• Quiz Bowl, 3rd Place Team – Shane Baker, Johnny Manuel, Chris Steely, Bill Sweeney

• Dendrology, 1st Place Team – Shane Baker, Bill Sweeney; 2nd Place Team – Johnny Manuel, Laura Strother

• Archery, 1st Place Team – Trevor Lauber, Craig Oliver

• Team Log Roll, 4th Place Team – Heather Franklin, Vance Hagan, Zach Ritter, Kirby Shipman

• Orienteering, 4th Place – Dillon Michael

• Standing Block Chop/Male, 1st Place – Daniel Jones

• Pulp Toss for Accuracy, 3rd Place Team – Caleb Ferrell, Heather Franklin, Vance Hagan, Josh Justice, Dillon Michael, Kirby Shipman; 4th Place Team – Andy Fitzsimmons, James Judge, Kendall Judge, Justin Kearse, Joseph Lineberger, Laura Strother

• Axe Throw/Female, 3rd Place – Heather Franklin

• Axe Throw/Male, 3rd Place – Josh Justice

• Pole Fell, 4th Place Team – Miles Arnette, Kyle Childers

• Pole Climb/Female, 1st Place – Danielle Crocker

• Pole Climb/Male, 1st Place – Hunter Edmundson; 3rd Place – Zach Ritter

• Cross Cut/Male, 3rd Place – Joseph Lineberger, Kirby Shipman; 4th Place – Andy Fitzsimmons, Kendall Judge

• Cross Cut/Female, 2nd Place – Erin Kearse, Laura Strother

• Cross Cut/Jack and Jill, 2nd Place – Andy Fitzsimmons, Laura Strother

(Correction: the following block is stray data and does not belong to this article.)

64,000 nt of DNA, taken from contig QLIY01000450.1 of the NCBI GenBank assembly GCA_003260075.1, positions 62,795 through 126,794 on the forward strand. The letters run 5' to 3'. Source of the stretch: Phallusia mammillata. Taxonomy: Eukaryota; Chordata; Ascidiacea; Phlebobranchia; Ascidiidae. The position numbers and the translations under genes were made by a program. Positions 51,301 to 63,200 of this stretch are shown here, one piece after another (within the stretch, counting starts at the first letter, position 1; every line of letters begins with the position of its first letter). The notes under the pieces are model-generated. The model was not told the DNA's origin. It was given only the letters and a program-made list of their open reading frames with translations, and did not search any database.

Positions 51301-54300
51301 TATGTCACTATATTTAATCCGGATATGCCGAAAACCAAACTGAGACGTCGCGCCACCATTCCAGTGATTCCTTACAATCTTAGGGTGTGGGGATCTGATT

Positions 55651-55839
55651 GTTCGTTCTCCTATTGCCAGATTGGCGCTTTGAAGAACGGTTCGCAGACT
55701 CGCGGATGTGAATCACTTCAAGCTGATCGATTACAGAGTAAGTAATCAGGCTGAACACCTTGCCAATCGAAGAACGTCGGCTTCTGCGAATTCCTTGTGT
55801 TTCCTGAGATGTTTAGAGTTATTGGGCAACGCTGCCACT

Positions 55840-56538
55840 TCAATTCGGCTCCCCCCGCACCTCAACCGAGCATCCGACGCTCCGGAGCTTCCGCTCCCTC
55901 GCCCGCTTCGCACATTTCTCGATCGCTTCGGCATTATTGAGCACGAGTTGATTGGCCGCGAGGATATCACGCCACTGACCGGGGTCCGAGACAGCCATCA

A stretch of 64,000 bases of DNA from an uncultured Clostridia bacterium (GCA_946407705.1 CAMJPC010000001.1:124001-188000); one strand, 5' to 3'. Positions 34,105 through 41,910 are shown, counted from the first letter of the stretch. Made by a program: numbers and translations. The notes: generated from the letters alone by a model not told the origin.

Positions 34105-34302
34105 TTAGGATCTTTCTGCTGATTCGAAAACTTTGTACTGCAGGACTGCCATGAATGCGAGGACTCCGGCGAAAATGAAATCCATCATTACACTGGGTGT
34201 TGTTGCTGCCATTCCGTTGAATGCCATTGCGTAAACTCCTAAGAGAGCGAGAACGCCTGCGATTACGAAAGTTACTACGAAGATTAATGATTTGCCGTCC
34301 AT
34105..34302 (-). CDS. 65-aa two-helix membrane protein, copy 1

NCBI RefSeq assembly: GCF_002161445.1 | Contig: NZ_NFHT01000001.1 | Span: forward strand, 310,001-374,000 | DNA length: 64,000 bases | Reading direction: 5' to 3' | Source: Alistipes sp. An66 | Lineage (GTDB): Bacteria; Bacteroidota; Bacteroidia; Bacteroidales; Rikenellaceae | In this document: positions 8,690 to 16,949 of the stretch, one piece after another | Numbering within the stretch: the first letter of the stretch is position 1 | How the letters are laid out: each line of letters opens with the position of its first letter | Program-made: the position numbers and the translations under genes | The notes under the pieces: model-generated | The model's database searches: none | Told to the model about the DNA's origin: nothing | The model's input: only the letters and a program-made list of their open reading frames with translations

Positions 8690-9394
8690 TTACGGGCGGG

• Single Buck/Male, 1st Place – Daniel Jones; 2nd Place – James Judge

• Bolt Split/Female, 1st Place – Laura Strother; 4th Place – Chize Love

• Bolt Split/Male, 1st Place – Kirby Shipman; 4th Place – Preston Winters

• Chain Saw/Female, 2nd Place – Erin Kearse; 4th Place – Heather Franklin

• Chain Saw/Male, 2nd Place – James Judge

• Horizontal Speed Chop/Male, 1st Place – Daniel Jones

Jimmy Lawrence, the coach for Haywood Community College’s Woodsmen’s Team and president of the South Atlantic Woodsmen’s Association (SAWA), loves the lumberjack sport.

Lawrence graduated from HCC’s Wood Products program in 2004. Before that, he received a Lumber Specialist diploma in 1994 and a Sawyer diploma in 1993. He works part-time in HCC’s sawmill.

With the SAWA Lumberjack Series, Lawrence travels all over North Carolina and to nearby states to compete. The series has seven events — Lawrence’s favorites are the underhand chop, single buck, and stock chain saw.

“I like this sport because you can keep doing it at any age. That’s not true for all sports. Lumberjacking even has a master’s division,” Jimmy says. “I love teaching these young competitors all I have learned.”

Lawrence is proud of how HCC rates against many four-year schools in woodsmen’s events. “I would take the HCC team to any conclave. These students seem to have a stronger work ethic than you may see at a four-year school. They are more determined and dedicated.”